Use your fingernail against those to figure out where to put your pin holding the tape ends and 2″ square (right side down!) to the zipper tape.
Next it’s time to make the zipper sandwich. Just keep looking at your work, flipping things back, imagining the finished piece, and thinking about right and wrong sides of the fabric.
I found it helpful to spin that around and pin the pieces with the edge I was about to sew facing toward me. It helped me get the pieces lined up evenly.
Lesson for the future: consider the position of the pen pocket in relation to the zipper opening. My concept had been that you’d unzip the bag just a bit and there would be your pen. When I’d pieced it all together and stitched it, I realized I’d put the divider the wrong way round and the pen is all the way at the foot of the zipper. Well, it’s less likely to get lost that way, right? 😀
My first time with the zipper foot was an adventure.
ALWAYS LOOK AT THE PRESSER FOOT BEFORE YOU FIRST REMOVE IT AND THEN IMMEDIATELY TRY PUTTING IT (NOT SOME OTHER NEW FOOT) BACK ON.
I did not do that and so, having pulled off the presser foot with much more ease than I expected, I tried sticking on the zipper foot and was totally confounded. First I tried locking in the wrong end of the foot, then the wrong part of the right end of the foot (it’s the wee bar you’re locking onto it not any of the part of the foot behind that). I went back and forth with the manual, my fingers getting sore and nearly in tears afraid I’d break my machine pushing too hard. It turns out the Janome MOD-19 feet don’t so much “lock in” as “kinda softly sorta snap and you’re hardly sure you’ve actually attached it”. Sigh. Thank goodness for YouTube videos and extrapolation from other machines to my poorly documented model.
To help, here is a nice big picture of sewing with a zipper foot on the Janome MOD-19 sewing machine.
And here’s a zoom and enhance of that Janome MOD-19 sewing machine zipper foot.
Oh my gosh it worked!!
And from the other side…
Okay, so now we split the fabric types again, lining to one side of the zipper, outside to the other. That is “Refold the fabric so the matching sides are together”. And yes, partially open the zipper before the next sewing step.
Below we see layer 1 of the lining side, let’s call it “bag lining left” as we imagine looking at the finished bag edge on with the zipper at the top. “Bag lining left” will have its wrong side to the wrong side of the outside fabric of the bag.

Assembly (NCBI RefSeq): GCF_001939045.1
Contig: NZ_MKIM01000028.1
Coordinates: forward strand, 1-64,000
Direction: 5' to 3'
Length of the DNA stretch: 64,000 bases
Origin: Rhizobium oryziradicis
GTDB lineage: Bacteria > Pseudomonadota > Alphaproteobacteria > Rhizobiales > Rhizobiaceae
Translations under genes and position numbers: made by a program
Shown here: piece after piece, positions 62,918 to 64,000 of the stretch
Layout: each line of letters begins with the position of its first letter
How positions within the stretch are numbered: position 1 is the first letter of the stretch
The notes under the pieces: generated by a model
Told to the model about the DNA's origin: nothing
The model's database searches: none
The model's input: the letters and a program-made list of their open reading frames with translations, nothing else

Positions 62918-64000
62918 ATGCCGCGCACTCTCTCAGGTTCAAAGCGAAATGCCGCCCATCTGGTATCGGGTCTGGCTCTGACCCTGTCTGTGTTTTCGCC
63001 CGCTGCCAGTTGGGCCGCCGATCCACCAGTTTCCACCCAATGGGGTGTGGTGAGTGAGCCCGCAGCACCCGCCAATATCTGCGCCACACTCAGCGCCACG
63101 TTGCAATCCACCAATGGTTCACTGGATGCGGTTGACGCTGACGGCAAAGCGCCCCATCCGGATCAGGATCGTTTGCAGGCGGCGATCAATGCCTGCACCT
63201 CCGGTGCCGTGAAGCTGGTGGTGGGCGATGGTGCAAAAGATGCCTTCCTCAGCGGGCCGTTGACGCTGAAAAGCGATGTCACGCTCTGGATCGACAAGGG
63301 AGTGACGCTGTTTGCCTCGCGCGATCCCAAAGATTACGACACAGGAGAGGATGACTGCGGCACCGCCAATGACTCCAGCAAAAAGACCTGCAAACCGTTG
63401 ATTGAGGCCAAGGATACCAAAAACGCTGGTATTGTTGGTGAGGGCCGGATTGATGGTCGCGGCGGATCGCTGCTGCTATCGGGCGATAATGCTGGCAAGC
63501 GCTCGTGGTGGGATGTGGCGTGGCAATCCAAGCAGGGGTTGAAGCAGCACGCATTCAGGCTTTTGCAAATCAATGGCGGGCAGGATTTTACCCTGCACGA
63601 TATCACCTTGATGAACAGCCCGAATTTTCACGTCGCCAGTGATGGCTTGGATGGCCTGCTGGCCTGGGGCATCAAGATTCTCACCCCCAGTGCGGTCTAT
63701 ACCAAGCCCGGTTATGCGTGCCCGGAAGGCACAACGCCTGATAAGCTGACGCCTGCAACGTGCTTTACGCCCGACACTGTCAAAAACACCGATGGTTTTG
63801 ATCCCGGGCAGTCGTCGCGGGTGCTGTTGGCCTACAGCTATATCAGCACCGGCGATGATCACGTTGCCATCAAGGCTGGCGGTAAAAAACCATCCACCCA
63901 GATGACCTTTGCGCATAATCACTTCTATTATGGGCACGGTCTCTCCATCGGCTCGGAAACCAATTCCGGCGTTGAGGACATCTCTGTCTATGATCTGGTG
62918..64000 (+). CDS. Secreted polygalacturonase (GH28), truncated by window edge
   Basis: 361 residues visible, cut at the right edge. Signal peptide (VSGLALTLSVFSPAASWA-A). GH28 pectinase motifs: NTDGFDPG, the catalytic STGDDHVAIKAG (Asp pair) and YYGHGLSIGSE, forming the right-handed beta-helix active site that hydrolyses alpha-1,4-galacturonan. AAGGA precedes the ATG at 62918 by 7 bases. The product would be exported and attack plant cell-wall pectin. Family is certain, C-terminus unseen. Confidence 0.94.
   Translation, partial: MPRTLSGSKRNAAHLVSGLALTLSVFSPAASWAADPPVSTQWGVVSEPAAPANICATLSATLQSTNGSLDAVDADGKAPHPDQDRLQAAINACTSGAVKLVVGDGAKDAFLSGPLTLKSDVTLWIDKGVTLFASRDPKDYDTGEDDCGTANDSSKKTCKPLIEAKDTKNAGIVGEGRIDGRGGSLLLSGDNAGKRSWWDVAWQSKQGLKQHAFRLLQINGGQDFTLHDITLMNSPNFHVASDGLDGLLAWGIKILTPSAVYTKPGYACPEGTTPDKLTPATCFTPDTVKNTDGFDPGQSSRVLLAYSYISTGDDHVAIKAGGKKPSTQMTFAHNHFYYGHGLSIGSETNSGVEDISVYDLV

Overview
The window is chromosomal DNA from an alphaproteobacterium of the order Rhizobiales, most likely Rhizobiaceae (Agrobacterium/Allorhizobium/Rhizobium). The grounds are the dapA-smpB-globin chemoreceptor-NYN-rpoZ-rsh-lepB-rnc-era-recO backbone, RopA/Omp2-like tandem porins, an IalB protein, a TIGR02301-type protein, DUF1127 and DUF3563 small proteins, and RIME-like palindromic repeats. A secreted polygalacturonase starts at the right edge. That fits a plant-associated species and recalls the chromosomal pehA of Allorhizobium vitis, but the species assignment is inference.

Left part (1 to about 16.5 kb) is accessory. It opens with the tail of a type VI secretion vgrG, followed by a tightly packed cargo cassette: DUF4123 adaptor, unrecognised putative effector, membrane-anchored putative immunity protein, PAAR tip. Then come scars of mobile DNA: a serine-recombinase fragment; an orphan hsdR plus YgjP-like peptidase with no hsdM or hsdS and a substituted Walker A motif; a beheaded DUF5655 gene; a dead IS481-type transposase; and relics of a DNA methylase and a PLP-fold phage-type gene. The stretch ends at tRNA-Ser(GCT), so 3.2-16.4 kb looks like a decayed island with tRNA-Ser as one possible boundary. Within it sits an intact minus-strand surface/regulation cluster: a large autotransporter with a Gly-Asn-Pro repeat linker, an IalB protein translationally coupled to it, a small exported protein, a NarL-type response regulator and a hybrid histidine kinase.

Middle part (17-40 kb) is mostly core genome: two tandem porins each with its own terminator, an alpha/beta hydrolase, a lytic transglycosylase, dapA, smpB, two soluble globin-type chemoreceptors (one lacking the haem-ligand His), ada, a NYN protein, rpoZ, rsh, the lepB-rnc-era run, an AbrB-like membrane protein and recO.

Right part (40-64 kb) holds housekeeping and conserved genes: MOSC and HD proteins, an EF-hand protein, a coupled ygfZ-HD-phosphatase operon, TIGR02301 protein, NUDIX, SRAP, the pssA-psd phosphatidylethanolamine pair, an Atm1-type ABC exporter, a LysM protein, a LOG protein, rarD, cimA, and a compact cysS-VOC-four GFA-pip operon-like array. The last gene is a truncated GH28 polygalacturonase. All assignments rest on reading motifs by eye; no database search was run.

Then we add layers 2 and 3, the divider.
And finally layer 4, a.k.a. “bag lining right”. Pin all four layers together, being careful to keep the pen pocket smooth.
Line up the outside fabric and pin it too.
And this is where I goofed up. Because Life Sew Savory had put two versions of the bag in the pictures at the top of the page and reversed the fabrics between them, I kept getting muddled in her pictures between what was the interior (hot pink, it turns out) and what was the exterior (stripey green). So I thought I had the gap marked wrong and flipped it over to the exterior. *sad trombone*
ALWAYS PAUSE AND THINK THROUGH WHAT WILL HAPPEN IN THE NEXT STEPS AFTER YOU SEW THIS ONE, ESPECIALLY WHEN YOU’RE FIGURING OUT WHERE YOU’RE GOING TO LEAVE THAT LESS ATTRACTIVE PART WHERE YOU TURNED SOMETHING RIGHT SIDE OUT AFTER STITCHING.
I did correctly turn the zipper end flaps down toward the lining side at least.
Well, I turned it right side out and looked at that gap in the exterior and thought about seam ripping all the way around and if it was a fancy thing and not my rather imperfect first try at a zipper pouch, I might have. But then I thought, “Eh, C’Anna won’t mind and I’ve been wanting to try out decorative stitches on this machine anyhow…”
But the inside is a great success:
Okay, C’Anna, it’s going into the mail to you Monday! 🙂